I decided that I wanted mine to know as at the time my hubby worked nights and as my balance was awful I realised they were noticing me staggering past their bedrooms to use the bathroom after hubby left for work. One time I remember I actually had to crawl back to bed. The eldest who was 16 at the time (so older than yours) said “Mum, were you drunk last night? I saw you staggering back to bed”. I hated the thought that he thought I was drunk.

We just sat them down and told them a little. Not too much though just enough for them to understand. We haven’t had any problems at all with them knowing and I answered all their questions as tactfully as I could.

It is a personal decision though. I can understand why people decide not to say anything but for me it was a good decision and they are both bow working hard in caring roles and have grown up to be kind, caring and very compassionate especially to those who have disabilities. I am very proud of them as I am sure you are of yours.

Keep smiling.

Shazzie xxx

Morning, I told mine when they were 3ish, not ‘I’ve got ms’, what 3 year old child understands that? So I don’t suppose I told them that, but I’ve always been honest and I think I had to be. I went from able bodied mum to a stick, scooter or wheelchair user one very quickly and couldn’t hide it. I tried to be honest but age appropriate, and now 7/8 years later they know I have MS, and that this is the cause of things, even though they don’t necessarily understand what MS is. They seem to be coping with this. My disability affects their lives very much also, but I believe they are normal, happy, active kids and this is our family, so they needed to understand and not be kept in the dark. When you take your kids to school on a scooter, you get odd looks even the odd question from interested kids etc, but I think honesty is the best policy for us, and them, their friends etc now just accept me. Good luck xx

1 Like

My children were always with me when my problems first started they saw my leg give way, causing me to fall and we were out having a family meal when I suddenly couldn’t swallow and went numb in left arm and leg. So they knew from the start that there was something wrong.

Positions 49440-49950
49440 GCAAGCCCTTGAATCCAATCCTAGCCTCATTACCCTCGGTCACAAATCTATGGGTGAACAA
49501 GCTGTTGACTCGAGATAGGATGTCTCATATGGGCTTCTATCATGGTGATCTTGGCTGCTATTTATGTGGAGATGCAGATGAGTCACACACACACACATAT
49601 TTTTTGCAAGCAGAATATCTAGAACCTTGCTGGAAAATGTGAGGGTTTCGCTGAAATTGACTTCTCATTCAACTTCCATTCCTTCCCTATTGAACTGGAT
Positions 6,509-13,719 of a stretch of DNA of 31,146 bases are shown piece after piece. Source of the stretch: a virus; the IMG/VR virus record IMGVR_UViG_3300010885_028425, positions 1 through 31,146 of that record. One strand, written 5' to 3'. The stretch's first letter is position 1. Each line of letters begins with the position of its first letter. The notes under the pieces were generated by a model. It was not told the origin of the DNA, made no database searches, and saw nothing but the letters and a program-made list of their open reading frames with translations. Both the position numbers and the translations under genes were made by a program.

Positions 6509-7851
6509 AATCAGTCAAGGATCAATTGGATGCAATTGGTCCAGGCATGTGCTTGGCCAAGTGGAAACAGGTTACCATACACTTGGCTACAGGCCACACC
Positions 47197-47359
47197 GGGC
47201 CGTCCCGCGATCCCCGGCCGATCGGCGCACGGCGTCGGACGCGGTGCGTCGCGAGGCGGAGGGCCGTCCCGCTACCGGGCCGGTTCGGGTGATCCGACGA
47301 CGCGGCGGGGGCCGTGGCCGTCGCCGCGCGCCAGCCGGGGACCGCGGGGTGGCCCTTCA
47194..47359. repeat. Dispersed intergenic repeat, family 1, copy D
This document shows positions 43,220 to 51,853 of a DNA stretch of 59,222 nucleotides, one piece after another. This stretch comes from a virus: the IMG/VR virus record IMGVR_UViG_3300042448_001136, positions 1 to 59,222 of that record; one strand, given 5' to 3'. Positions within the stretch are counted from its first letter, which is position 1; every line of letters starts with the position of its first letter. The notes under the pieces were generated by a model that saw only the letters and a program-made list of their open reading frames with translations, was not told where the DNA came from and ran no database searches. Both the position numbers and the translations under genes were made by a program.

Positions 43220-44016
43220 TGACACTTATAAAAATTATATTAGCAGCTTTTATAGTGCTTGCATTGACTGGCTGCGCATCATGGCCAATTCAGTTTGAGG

It took two years for me to get a dx of ms by which time my children were 10,12,and 14 I got a book called Talking With Your Kids About MS for them to read and I have always been open and honest with them.

If you tell your children yourself then they will be correctly informed about how you are affected (within reason there may be some things they won’t need to know!) and if they did Google for information they would feel confident to ask you any questions they have.

For me personally I think if I hadn’t told them they would have been more worried we are such a close family I don’t think I could have got away with not telling them!

Good luck with whatever you decide to do, ultimately only you know your children and what you think they will understand and cope with.

Freckles xxx

1 Like

The odd thing on this issue is that you never hear from parents who admit to getting it wrong because they told the children.

We must never assume to know what is going on in a childs mind.

1 Like

I’m sure you know your children well enough to make up your mind as to what is best for them Tracey.

Good luck with whatever you decide.

Shazzie xx

1 Like

Good grief! I get things wrong all the time BUT if I hadn’t told mine, then started using my scooter and falling over in front of them, which has happened many a time, then what would they think??? Surely that’s more worrying to a child, then accepting mum can’t walk anymore but still loves them, and is there to do what I can and hug them

1 Like

[quote=krakowian]

The odd thing on this issue is that you never hear from parents who admit to getting it wrong because they told the children.

We must never assume to know what is going on in a childs mind.

How would you know if you’ve got it wrong? My children are sensible and level headed (and yes I am biased) it was so obvious that there was something not quite right with me if I hadn’t told them that’s when the trouble would have started with them worrying and potentially googling symptoms and coming up with goodness knows what!

No you can’t always assume what is going on in a child’s mind but I have always encouraged my children to talk and as a family we are all very honest and open with each other and nobody knows a child as well as their parents so only their parents are in the position to know what to tell them!

1 Like

Thank you all so much for your thoughts.

I told them yesterday that Mummy has to see a Dr in the UK about my arm (it shakes sometimes) and they took that fine. I haven’t let on that anything more at his stage.

Tracey

1 Like